Will a relaxing holiday kill you?

A woman on a deckchair on a sunny beach
18th May 2017

According to recent news coverage, taking it easy on a two-week holiday could be deadly. We debunk the headlines.

 

A new study suggests that reducing your step count for two weeks could have potentially fatal consequences.

 

The researchers, from Liverpool University, asked 28 fit young adults to reduce their daily steps by 80 per cent from 10,000 (the amount the NHS recommends that we aim for) to just 1,500.

 

This meant they went, on average, from 161 minutes a day of moderate-vigorous activity to 36 minutes a day, and increased their sitting time by an average of 129 minutes.


According to the University of Liverpool press release, after 14 days they had lost muscle and their waistlines were on average 1cm larger. Because putting on weight around your middle is a risk factor for heart problems, the researchers suggested that this two-week reduced step count could be linked to heart problems and diabetes.

Their fitness levels also declined – they were not able to run as fast or for as long. Two weeks after they resumed their 10,000 daily steps their lean muscle and waistlines were not the same as before the study began. 

It is important to note that despite the news headlines, the study didn’t look at holidays specifically; none of the participants were on holiday.

The media coverage is based on a presentation at a health conference in Portugal. The reporters have written and published this story without seeing the full study, which is not yet published. Although the press release does refer to changes which could increase your risk of diabetes and heart conditions, we don’t know what the overall increase in risk from a 2-week period of inactivity is actually likely to be.

The participants’ steps were measured by a Sensewear arm band. The press release doesn’t give any information about which model was used, or whether this is an accurate form of monitoring, and we don’t know whether the accuracy was tested as part of the study. Some published research suggests that this may not be a completely accurate way of measuring step count.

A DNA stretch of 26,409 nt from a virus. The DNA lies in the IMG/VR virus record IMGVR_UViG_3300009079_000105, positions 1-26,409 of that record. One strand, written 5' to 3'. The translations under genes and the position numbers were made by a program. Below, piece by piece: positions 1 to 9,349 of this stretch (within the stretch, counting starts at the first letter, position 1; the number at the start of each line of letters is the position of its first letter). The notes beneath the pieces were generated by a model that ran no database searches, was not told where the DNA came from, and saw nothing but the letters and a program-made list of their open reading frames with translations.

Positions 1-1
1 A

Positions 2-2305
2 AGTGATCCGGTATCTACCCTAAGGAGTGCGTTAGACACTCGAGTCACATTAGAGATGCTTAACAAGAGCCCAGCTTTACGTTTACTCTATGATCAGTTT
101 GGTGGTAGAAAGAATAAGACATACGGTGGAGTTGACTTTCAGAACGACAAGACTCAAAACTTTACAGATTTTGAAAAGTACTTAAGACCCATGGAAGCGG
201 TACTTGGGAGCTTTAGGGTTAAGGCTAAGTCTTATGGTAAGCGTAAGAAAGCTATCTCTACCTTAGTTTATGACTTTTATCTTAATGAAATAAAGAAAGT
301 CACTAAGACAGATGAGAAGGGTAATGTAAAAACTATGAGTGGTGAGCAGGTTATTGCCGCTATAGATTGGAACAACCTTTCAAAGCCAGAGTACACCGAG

It is important to note that the study didn’t look at holidays specifically

The coverage

The headlines and newspaper stories chose to equate a two-week period of inactivity to a holiday in the sun. We don’t know whether this reduction in activity is comparable to a holiday – some people are more active when they’re on holiday.

The news coverage suggests that relaxing and holidays are harmful, for example The Sun used the headline ‘CHILLAX ON HOL IS 'DEADLY'’. But the studying did not look at relaxing – it looked at reducing the amount of physical activity and increasing sedentary behaviour. ‘Deadly’ may also be an overstatement as the study did not find that anyone died after two weeks of reduced activity.

Similarly, the Daily Mail article says ‘Just 14 days of lounging around on a beach affects your muscle mass and produces metabolic changes that drastically affect your heart health’. However, it doesn’t give any numbers to suggest what they mean by a drastic effect, and these statistics are not publicly available yet.

The Telegraph also covered the story, with the headline ‘Two week holiday could be the death of you: study shows lazy break makes muscles waste away’. It mentions that there were also ‘startling changes’ to their metabolism, but again doesn’t include any relevant statistics to suggest this. 

It is very difficult to apply these results to the wider UK population

The study

The researchers used just 28 people in this study, who were young, (with an average age of 25), healthy and more active than the UK average. Therefore it is very difficult to apply these results to the wider UK population, or people who are older than 25. We don’t know whether the same results would be seen if the study was repeated with a larger number of people.

The study also only looked at participants for two weeks after they resumed their normal activity levels. We do not know the long-term effect of two weeks of reduced activity on muscle mass, metabolism, or weight. 

The BHF View

Emily Reeve, BHF senior cardiac nurse, says: “Sedentary behaviour is recognised as a risk factor for heart and circulatory disease, and we know that breaking up long periods of time spent sitting can help improve your heart health. 

"Don’t let this coverage put you off going on holiday: instead, try to include some fun activities like going for a walk or a swim, to make the most of your break.”

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